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In the Ash Wednesday mass of the Catholic Church, the priest puts a cross made of ash in the forehead, whilst saying:

You are dust and to dust you shall return

I understand the literal and (I think) the spiritual meaning of these words. Yet, in both the Apostle's creed and the Niceno-Constantinopolitan creed state:

I believe in ... the resurrection of the body

According to the Catholic Church, how are these two statemets/beliefs reconcilable?

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    There's nothing to reconcile. Returning to dust in no way precludes a resurrection after that. – curiousdannii Mar 1 '17 at 13:14
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    @curiousdannii, unless you are assumed to heaven like v.Mary, Enoch and Elijah. Lol – Grasper Mar 1 '17 at 20:28
  • @curiousdannii It seems you have an answer to the question. Please could you write it in detail? – luchonacho Mar 2 '17 at 9:21
  • @luchonacho I'm not a Catholic and don't know the details of how they'd answer. – curiousdannii Mar 2 '17 at 9:21
  • @curiousdannii Then I don't see how your comment is pertinent to the question. What was the point of the comment then? – luchonacho Mar 2 '17 at 11:14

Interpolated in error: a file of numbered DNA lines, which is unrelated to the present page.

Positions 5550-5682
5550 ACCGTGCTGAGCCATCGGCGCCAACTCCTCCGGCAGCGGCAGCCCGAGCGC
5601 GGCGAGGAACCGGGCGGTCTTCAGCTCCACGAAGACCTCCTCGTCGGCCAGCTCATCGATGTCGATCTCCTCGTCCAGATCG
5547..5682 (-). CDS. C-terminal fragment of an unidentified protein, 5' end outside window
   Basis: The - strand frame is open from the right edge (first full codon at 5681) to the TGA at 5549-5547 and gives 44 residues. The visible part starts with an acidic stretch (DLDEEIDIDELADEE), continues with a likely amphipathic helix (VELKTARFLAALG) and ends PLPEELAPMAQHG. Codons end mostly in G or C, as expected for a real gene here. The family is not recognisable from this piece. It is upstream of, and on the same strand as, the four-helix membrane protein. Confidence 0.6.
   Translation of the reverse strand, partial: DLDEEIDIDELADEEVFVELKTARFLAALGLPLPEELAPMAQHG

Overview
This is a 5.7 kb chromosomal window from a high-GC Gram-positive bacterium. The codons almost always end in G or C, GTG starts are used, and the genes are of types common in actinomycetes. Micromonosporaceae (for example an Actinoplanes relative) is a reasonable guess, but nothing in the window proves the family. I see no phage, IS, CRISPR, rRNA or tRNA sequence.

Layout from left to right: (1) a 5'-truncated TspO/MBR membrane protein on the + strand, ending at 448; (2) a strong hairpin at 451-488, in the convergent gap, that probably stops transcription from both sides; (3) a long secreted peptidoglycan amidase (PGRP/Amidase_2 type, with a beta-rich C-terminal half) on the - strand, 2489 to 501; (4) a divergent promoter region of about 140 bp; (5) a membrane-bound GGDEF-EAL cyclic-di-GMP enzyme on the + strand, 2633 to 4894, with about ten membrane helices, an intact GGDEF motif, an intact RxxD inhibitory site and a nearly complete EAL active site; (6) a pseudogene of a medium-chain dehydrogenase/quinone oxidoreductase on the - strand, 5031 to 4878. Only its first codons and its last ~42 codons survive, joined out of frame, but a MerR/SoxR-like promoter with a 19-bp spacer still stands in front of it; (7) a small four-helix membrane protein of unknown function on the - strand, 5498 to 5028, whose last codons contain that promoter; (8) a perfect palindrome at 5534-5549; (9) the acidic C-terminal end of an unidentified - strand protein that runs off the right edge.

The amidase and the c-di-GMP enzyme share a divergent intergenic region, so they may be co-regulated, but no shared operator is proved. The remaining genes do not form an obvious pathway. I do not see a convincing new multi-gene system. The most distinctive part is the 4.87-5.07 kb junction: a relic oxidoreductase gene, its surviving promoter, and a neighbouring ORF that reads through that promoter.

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The dilemma is actually resolved in the Old Testament Scriptures.

(St.) Irenaeus of Lyon (130-202) defended against those who objected to the Christian belief of the resurrection of the dead in Book V of Against Heresies, showing how the Christian belief in the resurrection of the dead is supported in the writings of the Prophets.

I think that the passage from Ezekiel 37 is especially relevant. It is talking about resurrection from bones and not dust, but I think the concepts are affine enough to merit mention.

Your title asks for the "Catholic perspective". Irenaeus is a respected Church Father, so I think his writings would be considered authoritative in this point (I am Orthodox, not Roman Catholic - anymore - but we share a common early Church tradition).

Now, that He who at the beginning created man, did promise him a second birth after his dissolution into earth, Isaiah thus declares: